“It is always useful to be able to show, by example, that other ways of achieving the desired result exist which are not covered by the recited claim limitations.”
The USPTO’s 2019 Revised Patent Subject Matter Eligibility Guidance provides that if an abstract idea represented in one or more claim elements is integrated into a practical application by other limitations in the claim, then the claim as a whole would not be directed to a judicial exception and, as such, would be considered patentable under section 101.
The revised guidance states that “a claim that integrates a judicial exception into a practical application will apply, rely on or use the judicial exception in a manner that imposes a meaningful limit on the judicial exception, such that the claim is more than a drafting effort designed to monopolize the judicial exception.” This would seem to be in line with the public policy underlying the judicial exception of not allowing a claim to preempt all means of achieving a desired result. Often, patent claims are drafted such as to contain claim elements directed to desired outcomes as opposed to specific ways of achieving the desired outcomes. Claim elements directed only to desired outcomes have the effect of preempting all ways of achieving the desired outcome, and, as such, are considered to “monopolize the judicial exception”. The public policy behind the judicial exception seeks to prevent the monopolization of the judicial exception by a claim reciting only the desired outcome.
Meaningful Advice from McRo
The question, however, remains as to how to show that a “meaningful limit” has been placed on the judicial exception. The patent office has suggested using considerations provided by Supreme Court and Federal Circuit decisions. The case of McRo v. Bandai (Fed. Cir. 2016) has been particularly useful in overcoming rejections under section 101, even prior to the issuance of the revised guidance. The so-called “McRo Test” states that claims are not directed to an abstract idea if the claim uses limited rules in a process specifically designed to achieve an improved technological result in conventional industry practice. In other words, if the improved technological result was achieved in a specific way, this would render the claim non-abstract. As such, claiming a specific way of achieving the desired result may be one way to show that “meaningful limitations” have been placed on the abstract idea. The “practical application” analysis of the revised guidance appears to be an attempt by the patent office to formalize this concept.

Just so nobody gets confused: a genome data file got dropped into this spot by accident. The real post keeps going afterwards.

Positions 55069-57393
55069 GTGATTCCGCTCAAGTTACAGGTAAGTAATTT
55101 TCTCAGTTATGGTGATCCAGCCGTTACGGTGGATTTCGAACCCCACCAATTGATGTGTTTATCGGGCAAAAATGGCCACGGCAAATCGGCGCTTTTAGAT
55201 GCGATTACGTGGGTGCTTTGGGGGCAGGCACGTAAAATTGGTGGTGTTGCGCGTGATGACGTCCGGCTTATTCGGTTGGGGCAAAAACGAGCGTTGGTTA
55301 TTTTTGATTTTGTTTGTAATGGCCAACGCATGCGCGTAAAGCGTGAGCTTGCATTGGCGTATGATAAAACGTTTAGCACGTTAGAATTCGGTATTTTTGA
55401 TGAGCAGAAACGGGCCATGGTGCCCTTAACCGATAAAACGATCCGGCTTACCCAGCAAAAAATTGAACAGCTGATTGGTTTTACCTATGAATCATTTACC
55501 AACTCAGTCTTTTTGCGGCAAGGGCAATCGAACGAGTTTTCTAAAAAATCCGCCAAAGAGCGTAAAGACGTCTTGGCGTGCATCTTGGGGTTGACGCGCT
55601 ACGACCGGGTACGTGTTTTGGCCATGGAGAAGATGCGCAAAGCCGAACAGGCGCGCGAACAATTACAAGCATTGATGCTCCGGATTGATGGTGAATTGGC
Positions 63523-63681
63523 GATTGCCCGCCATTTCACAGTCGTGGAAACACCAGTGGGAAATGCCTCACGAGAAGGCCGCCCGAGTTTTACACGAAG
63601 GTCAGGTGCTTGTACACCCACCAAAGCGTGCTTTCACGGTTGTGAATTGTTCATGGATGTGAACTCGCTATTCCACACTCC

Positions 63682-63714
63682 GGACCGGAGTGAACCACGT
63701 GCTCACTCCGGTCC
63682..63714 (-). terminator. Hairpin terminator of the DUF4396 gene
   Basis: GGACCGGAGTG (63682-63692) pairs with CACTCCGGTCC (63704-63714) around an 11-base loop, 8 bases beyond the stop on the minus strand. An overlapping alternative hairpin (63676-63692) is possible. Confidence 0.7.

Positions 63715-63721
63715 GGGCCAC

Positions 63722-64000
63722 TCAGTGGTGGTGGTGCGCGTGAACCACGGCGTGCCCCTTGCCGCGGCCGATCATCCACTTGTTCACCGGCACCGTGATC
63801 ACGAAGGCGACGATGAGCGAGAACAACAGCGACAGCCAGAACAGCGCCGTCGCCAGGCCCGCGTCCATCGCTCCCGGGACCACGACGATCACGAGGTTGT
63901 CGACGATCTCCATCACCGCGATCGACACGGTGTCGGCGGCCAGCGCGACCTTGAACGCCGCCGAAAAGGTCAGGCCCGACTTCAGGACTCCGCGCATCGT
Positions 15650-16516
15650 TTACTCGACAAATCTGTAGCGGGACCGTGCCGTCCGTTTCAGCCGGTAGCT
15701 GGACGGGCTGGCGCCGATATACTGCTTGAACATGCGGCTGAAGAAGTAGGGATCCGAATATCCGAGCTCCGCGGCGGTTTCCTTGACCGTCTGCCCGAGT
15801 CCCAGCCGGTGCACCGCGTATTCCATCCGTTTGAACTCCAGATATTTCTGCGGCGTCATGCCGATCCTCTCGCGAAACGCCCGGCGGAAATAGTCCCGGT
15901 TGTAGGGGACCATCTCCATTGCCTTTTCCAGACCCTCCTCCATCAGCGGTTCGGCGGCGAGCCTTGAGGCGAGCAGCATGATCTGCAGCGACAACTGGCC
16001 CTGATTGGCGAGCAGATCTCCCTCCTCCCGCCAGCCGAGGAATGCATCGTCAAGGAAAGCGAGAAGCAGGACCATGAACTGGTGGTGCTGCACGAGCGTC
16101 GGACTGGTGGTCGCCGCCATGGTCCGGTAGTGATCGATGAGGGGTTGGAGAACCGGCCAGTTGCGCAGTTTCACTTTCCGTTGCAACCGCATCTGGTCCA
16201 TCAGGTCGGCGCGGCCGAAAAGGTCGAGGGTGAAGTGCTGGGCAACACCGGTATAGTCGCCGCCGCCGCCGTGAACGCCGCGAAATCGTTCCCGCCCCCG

As an example, consider a claim limitation directed to selecting promotional materials for presentation to a user. Such a claim limitation is directed to all methods of selecting the promotional materials and may therefore be considered abstract. However, adding specific limitations as to how the promotional materials are selected places a “meaningful limit” on the abstract idea. For example, if the promotional materials are selected based upon the user’s affinity for a particular subject as expressed in a social graph, then other methods of selecting the promotional materials are not covered by the claim limitation. As such, the claim limitation does not preempt all methods of selecting the promotional materials, and the goal of the public policy underlying the judicial exceptions is satisfied.
More Help From Vanda
Additional assistance may be found in the recent case of Vanda Pharma. Inc. v. West-Ward Pharma. (Fed. Cir. 2018), in which the patent at issue was directed to a method to treat schizophrenia involving a combination of various compounds. The court found the method of treatment to be directed to patentable subject matter because the claims applied natural relationships between the various compounds instead of being directed to the combination of compounds. In other words, the claims at issue practically applied a natural relationship of the compounds. The case also cited the importance of evaluating the claims as a whole in a step 2A Alice analysis.
How meaningful do the limitations need to be to transform the abstract idea into a practical application of the abstract idea? No guidance is given on the issue; however, it is always useful to be able to show, by example, that other ways of achieving the desired result exist which are not covered by the recited claim limitations. That is, a convincing argument that the claim limitation is non-abstract because it has “meaningful limits” on its scope may be demonstrated by showing that other methods achieving the same desired result exist. When this is the case, the goal of the public policy of not allowing preemption of all methods of achieving the desired result is met.
The 2019 Revised Guidance represent a first step toward a long-awaited formalization of the Alice/Mayo test that will hopefully provide consistent application of the abstract idea judicial exception from examiner to examiner.
Image Source: Deposit Photos
Vector ID: 53536737